In the 1970s, commercial trawling around New Zealand took off, and by the early 1980s, New Zealand’s exclusive fishing area (thanks to the UN Convention on the Law of the Sea) had jumped from a mere 12 miles to 200 nautical miles, suddenly giving us the sixth-largest Exclusive Economic (fishing) Zone in the world. Then, in 1986, the Fisheries Amendment Act introduced the Quota Management System (QMS), which effectively made the right to fish (for sale) within that 200 mile zone a commodity that could be bought, traded and sold. The combination of these factors has, subsequently, heavily favoured industrial fishing and big entities, at the expense of small, locally based fishers. It has also, within half a century, turned New Zealand’s seafood industry from an inward-looking, domestic market, to one that exports around 80% of our total catch overseas.
At the time when the QMS was introduced in the mid-1980s, there were still over 30 local fishermen operating small day boats out of Moeraki Harbour, selling their fresh catch at the big fish shed by the water. Today, only two fishermen are left. The big fish shed is gone – it was pulled down by the company who bought (and still own) the land on which it stood, before moving all of their operations, along with their Area 3 quota (which for some species stretches from Marlborough to Southland, and for other species encompasses the entire country), out of Moeraki. Furthermore, one of those two remaining local fishermen, were it not for Fleur buying his catch, would have essentially been put out of business just a few years ago, when one of the big seafood-processing companies told him that it was no longer worth them travelling down to Moeraki to collect his catch, so he would have to relocate to Timaru if he wanted to continue fishing for them. These are examples of how small communities like Moeraki have, as Fleur says, “had their hearts and guts ripped out of them”.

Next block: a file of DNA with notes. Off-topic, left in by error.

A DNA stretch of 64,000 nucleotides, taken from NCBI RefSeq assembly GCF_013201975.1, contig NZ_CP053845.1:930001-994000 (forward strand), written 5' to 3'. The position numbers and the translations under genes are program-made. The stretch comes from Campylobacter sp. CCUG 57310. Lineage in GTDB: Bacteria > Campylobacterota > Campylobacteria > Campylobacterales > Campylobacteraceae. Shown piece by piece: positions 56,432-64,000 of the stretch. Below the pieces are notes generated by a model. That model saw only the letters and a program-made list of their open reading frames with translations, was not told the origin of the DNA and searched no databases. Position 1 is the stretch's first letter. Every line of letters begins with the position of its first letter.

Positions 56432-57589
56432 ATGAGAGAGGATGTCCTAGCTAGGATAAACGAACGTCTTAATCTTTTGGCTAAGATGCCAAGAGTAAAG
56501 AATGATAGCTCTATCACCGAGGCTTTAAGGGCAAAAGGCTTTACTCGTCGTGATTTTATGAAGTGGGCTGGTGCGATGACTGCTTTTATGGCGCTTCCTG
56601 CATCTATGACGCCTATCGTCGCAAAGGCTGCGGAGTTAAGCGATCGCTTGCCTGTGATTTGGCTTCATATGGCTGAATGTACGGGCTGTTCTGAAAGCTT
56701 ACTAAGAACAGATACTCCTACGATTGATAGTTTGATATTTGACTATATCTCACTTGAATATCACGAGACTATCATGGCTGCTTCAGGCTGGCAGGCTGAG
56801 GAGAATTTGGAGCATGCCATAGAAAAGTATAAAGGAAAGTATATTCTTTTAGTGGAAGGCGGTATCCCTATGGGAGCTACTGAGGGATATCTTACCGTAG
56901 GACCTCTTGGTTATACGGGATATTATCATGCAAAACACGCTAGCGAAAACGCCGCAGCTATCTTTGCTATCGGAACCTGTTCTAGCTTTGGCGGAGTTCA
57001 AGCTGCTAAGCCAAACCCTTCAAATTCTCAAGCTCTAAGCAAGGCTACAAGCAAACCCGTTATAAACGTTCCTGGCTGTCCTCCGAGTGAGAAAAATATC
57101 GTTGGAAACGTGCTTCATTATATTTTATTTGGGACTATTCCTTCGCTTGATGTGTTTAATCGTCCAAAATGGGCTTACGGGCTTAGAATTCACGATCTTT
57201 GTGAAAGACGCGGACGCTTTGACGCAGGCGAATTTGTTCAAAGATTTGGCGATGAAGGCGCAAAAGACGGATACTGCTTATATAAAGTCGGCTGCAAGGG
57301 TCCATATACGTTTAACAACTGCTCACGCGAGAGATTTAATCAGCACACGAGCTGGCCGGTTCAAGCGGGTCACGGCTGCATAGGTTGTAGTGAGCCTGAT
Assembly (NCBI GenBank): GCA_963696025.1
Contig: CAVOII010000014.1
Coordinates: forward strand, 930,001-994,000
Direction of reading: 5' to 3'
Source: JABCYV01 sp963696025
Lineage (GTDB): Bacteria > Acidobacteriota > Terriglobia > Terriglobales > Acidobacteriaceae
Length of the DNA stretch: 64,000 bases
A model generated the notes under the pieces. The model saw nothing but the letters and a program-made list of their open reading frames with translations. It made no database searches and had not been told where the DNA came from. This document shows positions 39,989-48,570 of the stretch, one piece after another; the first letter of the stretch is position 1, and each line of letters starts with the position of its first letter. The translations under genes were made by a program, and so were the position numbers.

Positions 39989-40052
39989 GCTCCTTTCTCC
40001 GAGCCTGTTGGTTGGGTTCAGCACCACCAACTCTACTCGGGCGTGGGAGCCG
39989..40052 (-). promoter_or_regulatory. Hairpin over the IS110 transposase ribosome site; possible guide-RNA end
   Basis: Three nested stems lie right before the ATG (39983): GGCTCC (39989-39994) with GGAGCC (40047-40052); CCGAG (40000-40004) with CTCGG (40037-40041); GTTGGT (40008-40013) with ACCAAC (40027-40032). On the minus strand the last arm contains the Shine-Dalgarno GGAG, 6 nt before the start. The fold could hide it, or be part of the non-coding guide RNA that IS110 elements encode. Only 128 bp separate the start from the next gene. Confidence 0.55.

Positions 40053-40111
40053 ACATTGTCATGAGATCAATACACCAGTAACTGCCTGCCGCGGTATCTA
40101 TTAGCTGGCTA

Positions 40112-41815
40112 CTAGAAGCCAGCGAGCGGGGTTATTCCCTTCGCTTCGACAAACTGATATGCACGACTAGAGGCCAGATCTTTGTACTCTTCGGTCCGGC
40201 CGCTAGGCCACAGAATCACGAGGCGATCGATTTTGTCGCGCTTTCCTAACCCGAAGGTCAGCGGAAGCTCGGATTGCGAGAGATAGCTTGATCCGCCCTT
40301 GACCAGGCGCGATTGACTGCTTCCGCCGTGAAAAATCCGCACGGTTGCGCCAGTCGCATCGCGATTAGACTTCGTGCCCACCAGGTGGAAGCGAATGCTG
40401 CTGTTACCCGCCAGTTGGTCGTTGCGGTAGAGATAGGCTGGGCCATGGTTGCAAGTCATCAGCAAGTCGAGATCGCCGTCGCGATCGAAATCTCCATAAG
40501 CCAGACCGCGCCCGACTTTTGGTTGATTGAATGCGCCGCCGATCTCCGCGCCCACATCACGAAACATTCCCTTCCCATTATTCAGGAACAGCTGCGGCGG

The philosophy and values behind Slow Fish have always been central to what Fleur does in Moeraki. In fact, when she first moved to Moeraki nearly 20 years ago, she says she “essentially [just wanted to] lead the slow food movement here”. She had heard about the slow food movement overseas, and she “wanted everybody in the industry to know about this beautiful thing going on”. Seeing that more and more local Moeraki fishermen were struggling and disappearing each year, therefore, she wanted to do something to help them.
At that time, she hosted meetings and tried to start a local fishers collective to brainstorm ideas: one such idea was to build a big tin shed on a very visible piece of land she had bought, near the turnoff from State Highway 1 (where her iconic old fishing boat still sits), where they could put in a commercial kitchen and a fish market. Here, they could sell both fresh and smoked fish, have a live crayfish tank, do cooking classes and filleting classes, hold demonstrations, have a seating or cafe area, put some toilets and showers in, and make it a real reason for people to stop in (or come to) Moeraki. The idea, unfortunately, ground to a halt, because she failed to get engagement from the local fishermen (many of whom were still suspicious of her motives). However, she still has hopes that something like this can be set up.